How the forest is preserved

How the forest is preserved

What can forest farmers, hunters and citizens do to preserve the forest?? This question was the subject of a forest tour to which the untersambach hunting association invited all forest owners and interested citizens from untersambach and abtswind. Technical support came from stefan kraus, forestry advisor from the office for agriculture in kitzingen, hunter golo grun, hunting leaseholder moritz fehrer as well as otto hunnerkopf as landscape ologist.

According to the press release, the participants learned about the need to rebuild the forest due to increasing heat and drought. The "death of the forest" is becoming particularly apparent this year by the many thorny pines that stand out red-brown from the ground of the forest. Climate-tolerant tree species such as oak, lime, cherry or maple are therefore necessary.

Deer like tasty young shoots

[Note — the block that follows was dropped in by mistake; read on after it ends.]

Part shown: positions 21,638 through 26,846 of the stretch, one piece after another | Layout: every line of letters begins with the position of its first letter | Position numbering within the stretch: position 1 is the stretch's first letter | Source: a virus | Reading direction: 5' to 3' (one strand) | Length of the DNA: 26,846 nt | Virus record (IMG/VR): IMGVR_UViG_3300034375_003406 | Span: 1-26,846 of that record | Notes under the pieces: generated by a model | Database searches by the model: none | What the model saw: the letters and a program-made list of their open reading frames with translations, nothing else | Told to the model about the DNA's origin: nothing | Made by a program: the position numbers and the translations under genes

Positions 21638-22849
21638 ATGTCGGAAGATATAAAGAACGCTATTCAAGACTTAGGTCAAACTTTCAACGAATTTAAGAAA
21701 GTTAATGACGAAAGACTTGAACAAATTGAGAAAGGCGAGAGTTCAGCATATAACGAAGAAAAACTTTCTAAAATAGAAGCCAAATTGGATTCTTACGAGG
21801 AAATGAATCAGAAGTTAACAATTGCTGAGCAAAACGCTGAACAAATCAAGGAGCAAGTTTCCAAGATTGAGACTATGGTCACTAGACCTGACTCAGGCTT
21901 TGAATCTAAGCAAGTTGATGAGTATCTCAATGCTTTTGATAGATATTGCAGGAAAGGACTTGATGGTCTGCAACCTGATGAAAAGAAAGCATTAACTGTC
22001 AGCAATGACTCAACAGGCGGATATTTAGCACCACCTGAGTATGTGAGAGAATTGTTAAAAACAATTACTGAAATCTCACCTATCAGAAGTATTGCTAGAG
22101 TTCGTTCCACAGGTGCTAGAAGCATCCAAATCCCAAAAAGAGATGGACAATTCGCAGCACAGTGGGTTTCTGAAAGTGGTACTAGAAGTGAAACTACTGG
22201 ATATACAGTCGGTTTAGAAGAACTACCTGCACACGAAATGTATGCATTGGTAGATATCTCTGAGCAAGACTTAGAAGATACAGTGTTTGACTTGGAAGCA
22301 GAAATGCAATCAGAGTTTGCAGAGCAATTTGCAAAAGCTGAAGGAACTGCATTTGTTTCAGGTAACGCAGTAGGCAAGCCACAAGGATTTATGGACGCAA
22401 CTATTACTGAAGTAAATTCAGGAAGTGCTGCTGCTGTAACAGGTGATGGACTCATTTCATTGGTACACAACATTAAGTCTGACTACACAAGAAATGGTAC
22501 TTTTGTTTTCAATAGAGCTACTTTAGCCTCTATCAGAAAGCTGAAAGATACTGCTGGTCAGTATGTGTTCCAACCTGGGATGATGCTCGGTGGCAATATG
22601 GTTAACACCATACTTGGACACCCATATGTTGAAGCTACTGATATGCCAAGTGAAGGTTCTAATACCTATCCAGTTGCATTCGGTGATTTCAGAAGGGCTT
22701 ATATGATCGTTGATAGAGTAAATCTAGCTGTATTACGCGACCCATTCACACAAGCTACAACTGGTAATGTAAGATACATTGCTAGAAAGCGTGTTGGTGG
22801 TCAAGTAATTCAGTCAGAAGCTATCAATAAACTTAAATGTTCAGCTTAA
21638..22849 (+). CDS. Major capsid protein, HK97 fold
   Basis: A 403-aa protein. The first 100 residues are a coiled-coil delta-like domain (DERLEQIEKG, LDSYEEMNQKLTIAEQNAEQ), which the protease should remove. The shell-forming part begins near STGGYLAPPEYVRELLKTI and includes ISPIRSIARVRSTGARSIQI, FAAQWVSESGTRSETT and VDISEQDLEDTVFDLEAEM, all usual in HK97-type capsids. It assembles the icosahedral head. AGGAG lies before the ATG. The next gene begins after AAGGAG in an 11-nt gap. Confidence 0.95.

Another challenge is to limit deer populations so that the young trees are not browsed. "The deer seek out the tasty and nutritious young shoots of the trees", according to stefan kraus. This would primarily affect the oak, but also other species if they occur only rarely." Either these trees have to be protected individually by fencing them off until they are "out of the ashes" are outgrown, or they have to be fenced in shallowly. Examples of this could be seen in various forest stands: fenced silver fir, chestnut fir, nordmann fir or weymouth pine.

In addition to the direct protection of the young trees, a further measure is "stringent hunting of deer. But this is not easy, because the animals are unsettled by people crossing the forest off the beaten path, for example, and only leave the forest when darkness falls – at a time when they can no longer be hunted", according to golo grun.

Old trees are particularly valuable

Otto hunnerkopf pointed out that old trees, whether oak, copper beech or pine, are particularly valuable for biodiversity if they have broken branches, splits, hollows or injuries on the trunk. First mushrooms, then insects and oats, later also bird species such as woodpeckers find their habitat there. About the bavarian "forest" contract conservation program forest owners receive a bonus if they do not cut down biotope trees or leave deadwood in the forest, as it is finally called.